60% of infusion centers have a dedicated pharmacist, pharmacy technician, or both who are responsible for mixing chemotherapy. These dedicated pharmacy staff lead to faster chemo turnaround times for patients. Read on to learn more about pharmacy staffing and operations at peer institutions.
By the numbers: Pharmacists and pharmacy technicians
Of infusions centers with dedicated staff, most programs have both a pharmacy technician and a pharmacist dedicated to the infusion center. 12% employ only pharmacists or only pharmacy technicians.
Typical center has 1 pharmacist per 21 daily patients
Infusion centers have a median of 3 pharmacy staff members dedicated to the infusion center. They have a median of 1.9 pharmacists and 1.8 pharmacy technicians. The median cancer program has one pharmacist for every 21 daily infusion center patients and one pharmacy technician for every 24 daily patients.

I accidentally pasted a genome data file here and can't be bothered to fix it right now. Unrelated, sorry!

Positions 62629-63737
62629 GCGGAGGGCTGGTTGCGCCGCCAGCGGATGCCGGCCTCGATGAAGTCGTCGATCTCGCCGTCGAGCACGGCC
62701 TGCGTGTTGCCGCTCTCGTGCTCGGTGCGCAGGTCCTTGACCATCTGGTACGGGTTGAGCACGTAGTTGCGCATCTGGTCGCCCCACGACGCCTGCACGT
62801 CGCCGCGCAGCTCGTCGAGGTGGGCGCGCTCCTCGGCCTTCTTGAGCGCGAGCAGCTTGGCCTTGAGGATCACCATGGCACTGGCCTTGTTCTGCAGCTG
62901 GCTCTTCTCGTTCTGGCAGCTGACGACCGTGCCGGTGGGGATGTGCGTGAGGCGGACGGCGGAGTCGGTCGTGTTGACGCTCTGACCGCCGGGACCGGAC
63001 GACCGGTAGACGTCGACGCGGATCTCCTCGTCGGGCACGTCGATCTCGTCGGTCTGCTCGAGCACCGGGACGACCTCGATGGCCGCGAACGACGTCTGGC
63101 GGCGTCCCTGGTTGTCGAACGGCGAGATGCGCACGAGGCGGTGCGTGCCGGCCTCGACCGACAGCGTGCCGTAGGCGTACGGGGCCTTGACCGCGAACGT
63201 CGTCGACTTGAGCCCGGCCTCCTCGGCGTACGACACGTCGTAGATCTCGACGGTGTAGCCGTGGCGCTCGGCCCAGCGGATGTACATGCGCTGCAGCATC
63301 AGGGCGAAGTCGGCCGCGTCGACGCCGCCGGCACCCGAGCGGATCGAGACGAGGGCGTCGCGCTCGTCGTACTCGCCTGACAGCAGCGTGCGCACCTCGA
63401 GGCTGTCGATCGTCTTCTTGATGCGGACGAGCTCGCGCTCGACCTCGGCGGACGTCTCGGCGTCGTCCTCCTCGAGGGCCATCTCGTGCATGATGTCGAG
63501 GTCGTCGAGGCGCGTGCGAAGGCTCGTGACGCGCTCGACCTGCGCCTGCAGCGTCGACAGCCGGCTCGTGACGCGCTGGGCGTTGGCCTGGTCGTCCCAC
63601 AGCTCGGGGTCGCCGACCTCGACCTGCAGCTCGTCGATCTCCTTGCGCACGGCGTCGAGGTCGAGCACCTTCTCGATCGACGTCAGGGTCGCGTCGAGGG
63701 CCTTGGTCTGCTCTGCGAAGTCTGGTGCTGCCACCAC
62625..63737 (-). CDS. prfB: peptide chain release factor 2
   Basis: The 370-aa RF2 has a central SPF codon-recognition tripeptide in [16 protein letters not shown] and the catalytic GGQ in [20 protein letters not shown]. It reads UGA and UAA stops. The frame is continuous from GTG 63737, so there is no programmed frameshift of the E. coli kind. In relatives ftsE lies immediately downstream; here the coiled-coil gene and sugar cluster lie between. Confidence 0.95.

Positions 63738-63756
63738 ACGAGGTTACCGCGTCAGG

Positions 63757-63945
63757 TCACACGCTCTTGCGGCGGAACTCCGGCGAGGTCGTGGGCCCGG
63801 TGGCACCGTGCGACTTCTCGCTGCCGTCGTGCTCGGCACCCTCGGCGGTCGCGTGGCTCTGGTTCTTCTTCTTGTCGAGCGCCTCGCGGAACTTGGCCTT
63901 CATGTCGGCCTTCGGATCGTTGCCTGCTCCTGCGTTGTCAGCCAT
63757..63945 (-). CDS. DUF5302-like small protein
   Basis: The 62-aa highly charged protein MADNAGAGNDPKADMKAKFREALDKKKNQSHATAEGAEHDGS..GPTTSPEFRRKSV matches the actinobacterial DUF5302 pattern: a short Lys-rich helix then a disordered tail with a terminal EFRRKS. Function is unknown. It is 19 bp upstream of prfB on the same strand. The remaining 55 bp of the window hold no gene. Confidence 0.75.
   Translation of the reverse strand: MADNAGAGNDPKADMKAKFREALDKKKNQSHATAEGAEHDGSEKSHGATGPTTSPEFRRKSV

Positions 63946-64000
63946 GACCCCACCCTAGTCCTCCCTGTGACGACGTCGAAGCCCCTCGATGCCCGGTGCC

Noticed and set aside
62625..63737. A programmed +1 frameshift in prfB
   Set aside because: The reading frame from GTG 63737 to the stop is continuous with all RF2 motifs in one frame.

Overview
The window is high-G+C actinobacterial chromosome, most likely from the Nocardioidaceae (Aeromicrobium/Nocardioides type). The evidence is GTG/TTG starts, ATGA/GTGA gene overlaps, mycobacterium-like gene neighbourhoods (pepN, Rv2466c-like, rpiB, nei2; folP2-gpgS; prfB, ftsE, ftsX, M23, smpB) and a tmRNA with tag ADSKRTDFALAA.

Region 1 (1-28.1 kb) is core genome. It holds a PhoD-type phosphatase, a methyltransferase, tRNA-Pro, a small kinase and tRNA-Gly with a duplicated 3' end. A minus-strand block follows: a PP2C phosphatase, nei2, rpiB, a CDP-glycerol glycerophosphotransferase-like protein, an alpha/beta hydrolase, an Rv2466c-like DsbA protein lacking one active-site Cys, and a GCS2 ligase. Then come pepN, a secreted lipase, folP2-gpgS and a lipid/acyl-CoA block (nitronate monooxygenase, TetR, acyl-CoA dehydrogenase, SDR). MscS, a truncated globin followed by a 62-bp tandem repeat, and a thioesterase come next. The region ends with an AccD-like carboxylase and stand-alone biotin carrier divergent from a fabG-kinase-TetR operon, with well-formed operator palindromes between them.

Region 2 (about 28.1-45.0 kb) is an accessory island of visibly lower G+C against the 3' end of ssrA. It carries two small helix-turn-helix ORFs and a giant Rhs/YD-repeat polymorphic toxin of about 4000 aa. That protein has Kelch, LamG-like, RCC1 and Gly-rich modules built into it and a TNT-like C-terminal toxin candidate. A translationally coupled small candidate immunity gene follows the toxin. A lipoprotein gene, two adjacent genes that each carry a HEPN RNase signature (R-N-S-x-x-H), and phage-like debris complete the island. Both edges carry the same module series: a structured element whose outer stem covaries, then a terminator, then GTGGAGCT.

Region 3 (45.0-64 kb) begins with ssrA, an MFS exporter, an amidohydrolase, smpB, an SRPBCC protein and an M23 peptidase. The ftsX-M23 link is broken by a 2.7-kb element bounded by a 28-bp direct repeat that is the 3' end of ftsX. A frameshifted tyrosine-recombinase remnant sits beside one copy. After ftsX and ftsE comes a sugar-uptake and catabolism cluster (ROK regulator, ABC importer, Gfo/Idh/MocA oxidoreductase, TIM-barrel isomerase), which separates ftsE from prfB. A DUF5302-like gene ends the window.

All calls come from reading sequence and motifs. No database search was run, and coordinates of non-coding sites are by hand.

Pharmacy technicians mix chemo at most organizations
In most cases, pharmacy technicians are involved in mixing chemotherapy. 39% of respondents have both pharmacists and pharmacy technicians mixing chemo, while another 39% have only pharmacy technicians involved. A fifth of programs (19%) have only pharmacists mixing chemo and 2% have only RNs mixing chemo. Freestanding cancer centers are the only respondents that use RNs for chemo mixing.
Dedicated pharmacy staff lead to quicker turnaround times
Our survey asked respondents to tell us the average length of time from the moment the pharmacy is asked to begin mixing chemotherapy until the patient begins the infusion. The median response was 30 minutes—regardless of whether the infusion center employs dedicated pharmacy staff or not. However, when we look at the average amount of time, it’s not surprising to see that infusion centers without dedicated pharmacy staff have a longer turnaround time.